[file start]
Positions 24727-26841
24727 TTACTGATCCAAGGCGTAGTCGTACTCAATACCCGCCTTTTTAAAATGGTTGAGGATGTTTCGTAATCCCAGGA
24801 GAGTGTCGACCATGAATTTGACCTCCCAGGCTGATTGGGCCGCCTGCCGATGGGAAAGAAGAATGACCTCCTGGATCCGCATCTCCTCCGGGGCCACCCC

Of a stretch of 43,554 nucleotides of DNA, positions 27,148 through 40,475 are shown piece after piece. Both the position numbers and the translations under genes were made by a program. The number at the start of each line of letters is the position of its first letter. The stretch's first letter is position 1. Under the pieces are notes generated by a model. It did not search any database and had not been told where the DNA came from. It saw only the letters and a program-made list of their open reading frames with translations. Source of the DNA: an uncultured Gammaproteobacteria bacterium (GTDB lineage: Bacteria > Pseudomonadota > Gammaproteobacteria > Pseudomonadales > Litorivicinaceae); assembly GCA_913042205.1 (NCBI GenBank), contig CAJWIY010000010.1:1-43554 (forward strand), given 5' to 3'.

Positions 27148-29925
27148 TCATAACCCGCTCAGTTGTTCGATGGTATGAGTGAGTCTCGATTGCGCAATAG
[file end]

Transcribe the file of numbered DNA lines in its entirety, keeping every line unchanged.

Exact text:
Positions 24727-26841
24727 TTACTGATCCAAGGCGTAGTCGTACTCAATACCCGCCTTTTTAAAATGGTTGAGGATGTTTCGTAATCCCAGGA
24801 GAGTGTCGACCATGAATTTGACCTCCCAGGCTGATTGGGCCGCCTGCCGATGGGAAAGAAGAATGACCTCCTGGATCCGCATCTCCTCCGGGGCCACCCC

Of a stretch of 43,554 nucleotides of DNA, positions 27,148 through 40,475 are shown piece after piece. Both the position numbers and the translations under genes were made by a program. The number at the start of each line of letters is the position of its first letter. The stretch's first letter is position 1. Under the pieces are notes generated by a model. It did not search any database and had not been told where the DNA came from. It saw only the letters and a program-made list of their open reading frames with translations. Source of the DNA: an uncultured Gammaproteobacteria bacterium (GTDB lineage: Bacteria > Pseudomonadota > Gammaproteobacteria > Pseudomonadales > Litorivicinaceae); assembly GCA_913042205.1 (NCBI GenBank), contig CAJWIY010000010.1:1-43554 (forward strand), given 5' to 3'.

Positions 27148-29925
27148 TCATAACCCGCTCAGTTGTTCGATGGTATGAGTGAGTCTCGATTGCGCAATAG